Don’s Top 10 From August 17, 1980
Back…back…back into time once again, this time to Sunday, August 17, 1980. These were the local top 10 singles:amazon.com
"The Rose" by Bette Midler
(#9 last week) Stunningly, this song (written by Amanda McBroom), which won the Golden Globe for Best Song, wasn't even NOMINATED for an Academy Award in the same category! Huh? Was Better Midler too "out there" in 1980 for the old-fogy Academy members?
"Coming Up" by Paul McCartney
(#8 last week) If you flipped over this 45, you had the studio version, "Coming Up", by "Paul McCartney" (no Wings). This studio version is the one most of the world knows, but here in the states, most stations preferred the live version, all except WABC & "American Bandstand", the only two major exceptions who played that weirder studio version. And check the video from the studio version out! Very inventive. McCartney was way ahead on these little art forms. I love how he dressed as his own 1964 self. 16 years later, he hadn't aged a bit.
"Fame" by Irene Cara
(#15 last week) One of three movie songs in the top 10! Interesting low-budget "realistic" video. Looks like it was filmed among real NYC crowds. Co-written by Michael Gore, Lesley's brother. Won the Oscar & Golden Globe for Best Song. It wasn't released as a single in the U.K. until 1982, coinciding with the premiere of the TV series. But when it did, it climbed to #1.
"Little Jeannie" by Elton John
(#6 last week) For a song that charted so highly, Elton's rarely performed this live. I wonder why. No Bernie Taupin, BTW. Elton co-wrote this with Gary Osborne.
"Shining Star" by The Manhattans
(#5 last week() A surprise comeback for these Jersey City natives four years after their #1 smash, "Kiss & Say Goodbye". Won the Grammy for Best R&B Performance by a Duo Or Group.
"Take Your Time (Do It Right)" by The SOS Band
(#3 last week) A certified platinum single, when that meant sales of two million copies! For a genre that was supposed to be "dead", disco was doing fine in 1980. Only it's now being called "dance music". Whatever. This Atlanta-based group had only one other hit, the local smash "Just Be Good To Me" in 1983.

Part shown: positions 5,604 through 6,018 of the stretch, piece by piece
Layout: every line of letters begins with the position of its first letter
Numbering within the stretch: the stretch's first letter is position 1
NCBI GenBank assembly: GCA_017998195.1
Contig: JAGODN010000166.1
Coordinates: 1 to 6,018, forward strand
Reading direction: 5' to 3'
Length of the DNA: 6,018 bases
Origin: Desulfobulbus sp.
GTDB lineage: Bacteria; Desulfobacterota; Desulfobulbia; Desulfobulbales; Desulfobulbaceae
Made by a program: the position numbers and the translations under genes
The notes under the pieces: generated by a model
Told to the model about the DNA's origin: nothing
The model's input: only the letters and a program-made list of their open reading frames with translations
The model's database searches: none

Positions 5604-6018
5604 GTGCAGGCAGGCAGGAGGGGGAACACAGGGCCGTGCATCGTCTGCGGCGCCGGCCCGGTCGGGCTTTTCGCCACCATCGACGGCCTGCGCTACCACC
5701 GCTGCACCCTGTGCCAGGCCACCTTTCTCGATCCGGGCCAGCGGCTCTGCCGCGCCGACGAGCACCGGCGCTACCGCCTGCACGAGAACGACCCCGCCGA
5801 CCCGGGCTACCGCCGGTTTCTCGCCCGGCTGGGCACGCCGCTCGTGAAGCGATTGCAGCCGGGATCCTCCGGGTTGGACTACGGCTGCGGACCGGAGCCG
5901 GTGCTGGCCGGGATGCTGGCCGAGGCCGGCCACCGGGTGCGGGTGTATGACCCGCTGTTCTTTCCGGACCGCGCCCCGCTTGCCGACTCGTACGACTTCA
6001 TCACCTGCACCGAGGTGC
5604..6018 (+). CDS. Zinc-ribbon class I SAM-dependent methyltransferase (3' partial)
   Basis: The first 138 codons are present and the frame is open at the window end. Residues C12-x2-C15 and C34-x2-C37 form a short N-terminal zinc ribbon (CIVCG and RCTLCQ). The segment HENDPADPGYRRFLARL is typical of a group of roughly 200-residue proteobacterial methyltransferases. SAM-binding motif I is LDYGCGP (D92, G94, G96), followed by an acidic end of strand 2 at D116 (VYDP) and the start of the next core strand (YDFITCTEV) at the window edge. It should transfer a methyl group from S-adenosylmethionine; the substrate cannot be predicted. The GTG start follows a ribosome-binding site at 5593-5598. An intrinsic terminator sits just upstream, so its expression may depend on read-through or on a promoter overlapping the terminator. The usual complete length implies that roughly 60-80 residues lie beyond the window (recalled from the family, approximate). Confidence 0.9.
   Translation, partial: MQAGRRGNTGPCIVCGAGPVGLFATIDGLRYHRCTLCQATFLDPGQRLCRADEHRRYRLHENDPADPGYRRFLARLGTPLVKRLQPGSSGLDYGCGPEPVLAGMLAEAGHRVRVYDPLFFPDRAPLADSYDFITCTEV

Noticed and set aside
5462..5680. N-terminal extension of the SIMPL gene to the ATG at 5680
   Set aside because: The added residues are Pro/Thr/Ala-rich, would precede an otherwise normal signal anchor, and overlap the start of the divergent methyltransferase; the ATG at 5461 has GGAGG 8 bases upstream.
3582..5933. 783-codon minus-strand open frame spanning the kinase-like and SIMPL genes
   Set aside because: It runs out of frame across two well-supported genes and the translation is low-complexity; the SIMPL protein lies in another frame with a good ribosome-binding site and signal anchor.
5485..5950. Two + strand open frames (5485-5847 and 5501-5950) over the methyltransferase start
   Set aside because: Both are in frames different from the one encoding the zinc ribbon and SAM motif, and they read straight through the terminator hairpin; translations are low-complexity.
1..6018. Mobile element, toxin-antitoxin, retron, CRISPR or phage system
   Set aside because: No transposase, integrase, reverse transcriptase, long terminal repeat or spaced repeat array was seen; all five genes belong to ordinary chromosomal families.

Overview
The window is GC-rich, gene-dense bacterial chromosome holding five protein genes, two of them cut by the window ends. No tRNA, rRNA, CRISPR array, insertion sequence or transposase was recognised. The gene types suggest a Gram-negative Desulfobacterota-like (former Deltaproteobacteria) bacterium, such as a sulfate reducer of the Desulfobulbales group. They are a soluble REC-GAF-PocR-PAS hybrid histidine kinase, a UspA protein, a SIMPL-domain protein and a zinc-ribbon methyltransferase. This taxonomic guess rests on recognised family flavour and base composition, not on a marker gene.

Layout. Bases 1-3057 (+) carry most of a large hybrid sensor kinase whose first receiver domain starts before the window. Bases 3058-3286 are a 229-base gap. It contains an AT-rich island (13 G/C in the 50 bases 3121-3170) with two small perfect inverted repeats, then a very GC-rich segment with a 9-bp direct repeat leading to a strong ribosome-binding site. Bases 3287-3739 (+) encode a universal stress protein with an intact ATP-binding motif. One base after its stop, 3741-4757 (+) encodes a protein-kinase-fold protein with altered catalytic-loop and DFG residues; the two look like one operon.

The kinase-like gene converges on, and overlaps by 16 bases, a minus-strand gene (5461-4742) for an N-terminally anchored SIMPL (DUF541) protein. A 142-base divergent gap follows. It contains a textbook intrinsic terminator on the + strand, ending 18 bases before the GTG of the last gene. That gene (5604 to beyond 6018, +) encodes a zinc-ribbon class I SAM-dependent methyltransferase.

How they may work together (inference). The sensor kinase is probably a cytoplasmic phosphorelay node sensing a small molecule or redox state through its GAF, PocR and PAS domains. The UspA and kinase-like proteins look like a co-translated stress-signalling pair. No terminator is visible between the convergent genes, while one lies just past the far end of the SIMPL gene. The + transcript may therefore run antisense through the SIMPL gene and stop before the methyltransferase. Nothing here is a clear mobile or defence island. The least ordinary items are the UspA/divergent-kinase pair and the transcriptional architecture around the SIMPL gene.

"Tired Of Toein' The Line" by Rocky Burnette
(#2 last week) The son of the died-too-young early 60s crooner Johnny Burnette hits big with this retro-tinged rocker, which could have been a hit in that same era. Given the mass-appeal sound here, it's been a very underplayed "classic hit". Peaked at #2 locally!
"Magic" by Olivia Newton-John
(#3 last week) Olivia really made a lot of guys happy with her image transformation starting with "Grease", continuing with the "Totally Hot" album, & accelerating with her sexy look here (her legs go on forever), with the biggest single from "Xanadu".
"Emotional Rescue" by The Rolling Stones
(#7 last week) Weird how both Paul McCartney & Mick Jagger both are singing in falsetto at the same time on their respective hits. Mick wrote the song on an electric piano and from the beginning it was sung in falsetto (similar to Marvin Gaye's lead vocal on his 1977 hit "Got To Give It Up".. When the song was brought into the studio they kept the electric piano and falsetto lead. With Ron Wood on bass & Charlie Watts on drums they worked out the song. They then added the sax. Bill Wyman plays synthesizer on the record, while Jagger and Ian Stewart play electric piano..
"It's Still Rock & Roll To Me" by Billy Joel
(#1 last week; 6th week at #1) Billy's biggest hit single! It was so ubiquitous that Weird Al did a parody, "It's Still Billy Joel To Me". From one of my all-time favorite albums, "Glass Houses". This is actually my least-favorite song on the album, maybe because it gets played so much to this day.